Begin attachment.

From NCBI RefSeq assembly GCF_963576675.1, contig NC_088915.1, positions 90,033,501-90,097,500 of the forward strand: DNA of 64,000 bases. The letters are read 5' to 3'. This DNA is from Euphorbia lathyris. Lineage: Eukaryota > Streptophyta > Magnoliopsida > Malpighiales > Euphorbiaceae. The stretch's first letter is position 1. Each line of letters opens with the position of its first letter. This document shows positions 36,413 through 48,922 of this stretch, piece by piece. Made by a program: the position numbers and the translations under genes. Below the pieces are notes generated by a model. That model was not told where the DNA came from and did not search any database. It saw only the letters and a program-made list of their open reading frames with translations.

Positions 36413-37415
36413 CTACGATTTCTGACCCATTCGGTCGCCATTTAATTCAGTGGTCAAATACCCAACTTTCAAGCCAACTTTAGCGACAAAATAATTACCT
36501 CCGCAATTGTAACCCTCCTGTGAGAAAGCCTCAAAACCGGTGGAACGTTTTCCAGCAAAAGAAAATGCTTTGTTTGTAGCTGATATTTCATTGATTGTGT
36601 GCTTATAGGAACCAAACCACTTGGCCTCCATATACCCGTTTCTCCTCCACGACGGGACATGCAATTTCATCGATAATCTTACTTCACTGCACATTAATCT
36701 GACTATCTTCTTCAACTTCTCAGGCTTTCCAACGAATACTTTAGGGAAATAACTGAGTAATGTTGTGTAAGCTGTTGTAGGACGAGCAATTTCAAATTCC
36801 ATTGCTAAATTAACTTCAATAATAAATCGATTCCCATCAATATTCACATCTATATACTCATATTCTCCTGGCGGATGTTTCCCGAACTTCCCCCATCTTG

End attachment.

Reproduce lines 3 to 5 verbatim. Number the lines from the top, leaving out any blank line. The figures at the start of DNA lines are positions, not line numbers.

36413 CTACGATTTCTGACCCATTCGGTCGCCATTTAATTCAGTGGTCAAATACCCAACTTTCAAGCCAACTTTAGCGACAAAATAATTACCT
36501 CCGCAATTGTAACCCTCCTGTGAGAAAGCCTCAAAACCGGTGGAACGTTTTCCAGCAAAAGAAAATGCTTTGTTTGTAGCTGATATTTCATTGATTGTGT
36601 GCTTATAGGAACCAAACCACTTGGCCTCCATATACCCGTTTCTCCTCCACGACGGGACATGCAATTTCATCGATAATCTTACTTCACTGCACATTAATCT